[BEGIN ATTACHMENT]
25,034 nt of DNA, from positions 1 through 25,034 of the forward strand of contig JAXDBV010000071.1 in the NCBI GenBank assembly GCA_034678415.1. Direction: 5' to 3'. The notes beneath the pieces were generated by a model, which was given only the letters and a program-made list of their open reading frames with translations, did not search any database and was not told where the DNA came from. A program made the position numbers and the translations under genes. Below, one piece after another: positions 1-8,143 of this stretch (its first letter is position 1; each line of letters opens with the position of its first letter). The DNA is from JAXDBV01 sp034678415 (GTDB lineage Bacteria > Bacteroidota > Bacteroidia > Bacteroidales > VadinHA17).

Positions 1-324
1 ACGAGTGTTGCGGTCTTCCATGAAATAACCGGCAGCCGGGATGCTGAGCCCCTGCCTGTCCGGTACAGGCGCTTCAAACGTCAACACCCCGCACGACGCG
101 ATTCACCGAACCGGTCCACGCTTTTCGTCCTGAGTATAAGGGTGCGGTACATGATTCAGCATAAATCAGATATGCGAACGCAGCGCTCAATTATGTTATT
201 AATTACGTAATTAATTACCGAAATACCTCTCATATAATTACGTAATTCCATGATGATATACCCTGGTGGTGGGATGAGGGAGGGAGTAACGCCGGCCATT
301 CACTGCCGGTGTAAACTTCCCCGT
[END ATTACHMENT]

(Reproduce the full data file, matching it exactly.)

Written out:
25,034 nt of DNA, from positions 1 through 25,034 of the forward strand of contig JAXDBV010000071.1 in the NCBI GenBank assembly GCA_034678415.1. Direction: 5' to 3'. The notes beneath the pieces were generated by a model, which was given only the letters and a program-made list of their open reading frames with translations, did not search any database and was not told where the DNA came from. A program made the position numbers and the translations under genes. Below, one piece after another: positions 1-8,143 of this stretch (its first letter is position 1; each line of letters opens with the position of its first letter). The DNA is from JAXDBV01 sp034678415 (GTDB lineage Bacteria > Bacteroidota > Bacteroidia > Bacteroidales > VadinHA17).

Positions 1-324
1 ACGAGTGTTGCGGTCTTCCATGAAATAACCGGCAGCCGGGATGCTGAGCCCCTGCCTGTCCGGTACAGGCGCTTCAAACGTCAACACCCCGCACGACGCG
101 ATTCACCGAACCGGTCCACGCTTTTCGTCCTGAGTATAAGGGTGCGGTACATGATTCAGCATAAATCAGATATGCGAACGCAGCGCTCAATTATGTTATT
201 AATTACGTAATTAATTACCGAAATACCTCTCATATAATTACGTAATTCCATGATGATATACCCTGGTGGTGGGATGAGGGAGGGAGTAACGCCGGCCATT
301 CACTGCCGGTGTAAACTTCCCCGT